Rapid advancements in medical technology have led to the emergence of various home health monitoring devices. These include monitors that help patients measure their heart rate, blood pressure, breath flow, physical activity and so on.

These devices are aimed at providing patients with the convenience of monitoring their health status at home, reducing the costs of care as well as increasing the quality of life.

Nevertheless, problems may rise from poor use due to lack of user training, device issues and other external factors. Under these circumstances, the utilisation of these devices can present several issues concerning their efficacy, safety and user privacy.

Evidence lacking on efficacy of devices


One of the prevailing concerns regarding the utilisation of home monitors and other wearable health devices is the validity of measurement and data. Researchers from Peking University Third Hospital, Beijing observed the reliability of several current mainstream devices for monitoring physical activity.

The study found that although the devices were reliable in measuring the number of steps taken and the distance travelled, daily measurements by the different devices fluctuated greatly. The researchers concluded that there was inadequate consistency in the measurement of activity duration, energy expenditure, and sleep quality.

A 2010 study also showed that wearable systems used to monitor movement in patients with chronic conditions, as well as evidence-based clinical applications of such devices, required further development.

Another study examined the outcome of remote patient telemonitoring for those with heart failure. Michael K. Ong from the Department of Medicine in University of California together with several other researchers found that it was unclear whether this form of monitoring provided significant benefits after hospitalisation.

More specifically, the study results that were published last year showed that hospitalisations were not reduced with the intervention.

Improper use poses potential safety hazards


Another issue that revolves around the use of home monitoring devices is the lack of sufficient training to use such devices. This poses different technical concerns, along with environmental and safety hazards.

Jeffrey Shuren, Director of the US Food and Drug Administration (FDA) Devices and Radiological Health, said that using complex medical devices at home carries unique challenges such as caregivers may lack sufficient training, product instructions may be inadequate or overly technical, or the home environment itself may pose environmental or safety hazards.

These factors had potential to affect the product’s functioning. In fact, the US FDA has received about 20,000 reports of adverse events from the use of home medical devices since 1997.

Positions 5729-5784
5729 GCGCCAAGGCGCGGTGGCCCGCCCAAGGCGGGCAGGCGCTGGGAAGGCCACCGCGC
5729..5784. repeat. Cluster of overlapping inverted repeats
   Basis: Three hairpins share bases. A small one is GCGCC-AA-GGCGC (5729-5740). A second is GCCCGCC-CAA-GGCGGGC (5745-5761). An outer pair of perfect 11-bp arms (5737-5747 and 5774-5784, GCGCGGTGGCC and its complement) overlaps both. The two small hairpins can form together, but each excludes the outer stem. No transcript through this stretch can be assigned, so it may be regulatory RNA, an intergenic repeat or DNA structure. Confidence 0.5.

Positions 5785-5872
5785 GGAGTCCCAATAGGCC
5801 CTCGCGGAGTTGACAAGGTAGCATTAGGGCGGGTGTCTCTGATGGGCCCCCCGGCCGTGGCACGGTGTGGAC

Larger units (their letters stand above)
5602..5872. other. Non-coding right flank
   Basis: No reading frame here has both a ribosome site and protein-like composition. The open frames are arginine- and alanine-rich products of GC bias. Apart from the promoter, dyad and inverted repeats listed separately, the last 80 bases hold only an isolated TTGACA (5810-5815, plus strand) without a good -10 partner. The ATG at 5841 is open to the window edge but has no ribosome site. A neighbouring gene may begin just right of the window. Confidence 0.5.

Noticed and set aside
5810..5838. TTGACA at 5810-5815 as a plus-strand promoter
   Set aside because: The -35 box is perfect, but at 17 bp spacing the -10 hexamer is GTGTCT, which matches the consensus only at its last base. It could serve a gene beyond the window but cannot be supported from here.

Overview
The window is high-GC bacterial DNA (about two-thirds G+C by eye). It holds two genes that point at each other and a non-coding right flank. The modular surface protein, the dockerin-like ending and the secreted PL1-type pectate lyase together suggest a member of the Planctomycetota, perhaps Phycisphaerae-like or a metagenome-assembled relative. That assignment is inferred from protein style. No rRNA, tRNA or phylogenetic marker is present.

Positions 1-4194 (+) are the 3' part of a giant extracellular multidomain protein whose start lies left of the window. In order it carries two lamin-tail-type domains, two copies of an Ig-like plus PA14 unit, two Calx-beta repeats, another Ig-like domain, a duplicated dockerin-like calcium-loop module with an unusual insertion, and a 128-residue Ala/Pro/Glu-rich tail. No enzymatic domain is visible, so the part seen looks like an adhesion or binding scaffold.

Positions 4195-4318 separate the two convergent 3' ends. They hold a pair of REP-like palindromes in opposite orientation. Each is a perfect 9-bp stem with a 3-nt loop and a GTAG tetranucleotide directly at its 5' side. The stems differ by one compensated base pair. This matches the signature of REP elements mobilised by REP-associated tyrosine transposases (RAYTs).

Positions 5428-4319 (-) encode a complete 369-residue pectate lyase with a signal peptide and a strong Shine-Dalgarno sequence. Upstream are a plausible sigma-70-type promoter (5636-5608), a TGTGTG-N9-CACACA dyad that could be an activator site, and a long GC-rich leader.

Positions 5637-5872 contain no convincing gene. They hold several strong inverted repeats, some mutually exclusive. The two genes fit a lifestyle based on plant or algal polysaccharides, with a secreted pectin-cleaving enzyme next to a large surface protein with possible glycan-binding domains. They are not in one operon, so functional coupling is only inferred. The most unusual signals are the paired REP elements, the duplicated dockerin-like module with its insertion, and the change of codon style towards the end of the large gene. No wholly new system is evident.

To further illustrate the potential hazards of home health monitors, an article published in 2009 drew attention to the risk of false reassurance and the likelihood of delaying treatment, particularly for women who used home foetal heart monitors.

Home foetal heart monitors are often widely advertised, and while mothers may see them as entertaining and fun, they should not be used as an alternative to medical advice and consultation, according to the article.

Devices may threaten health data privacy


Many devices are integrated into Big Data digital health and marketing networks, which poses threats to individual data privacy. Data obtained by biosensors, such as heart rate, body temperature, physical activity and so on can be combined with users’ personal information from other sources, namely healthcare providers and pharmaceutical companies.

This in turn would raise concerns of unfavorable practices, including discriminatory profiling and manipulative marketing. In addition, there will be greater opportunities for data security breaches, where hackers will be able to access medical and health information from various institutions.

It may be concluded that there needs to be increased public awareness on the appropriate use of home health monitoring devices. It would also be highly beneficial to have an effective regulatory framework concerning the future use and development of these devices.

Needless to say, regular communication between patients and healthcare providers continues to be significant despite the use of such devices. Prior to suggesting home health monitoring to patients, healthcare practitioners should consider the feasibility of those devices and have clear goals in mind, to enable them to gain credible information and achieve the desired outcomes. MIMS

Read more:
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Telehealth services: Are they truly cost effective?

Sources:
https://www.ncbi.nlm.nih.gov/pubmed/28270382
https://www.ncbi.nlm.nih.gov/pmc/articles/PMC3230979/
http://jamanetwork.com/journals/jamainternalmedicine/fullarticle/2488923
https://www.asme.org/engineering-topics/articles/uncertainty-analysis/reducing-the-hazards-of-home-health-care
https://well.blogs.nytimes.com/2009/11/06/the-risk-of-home-fetal-heart-monitors/?_r=0
https://www.democraticmedia.org/sites/default/files/field/public/2016/aucdd_wearablesreport_final121516.pdf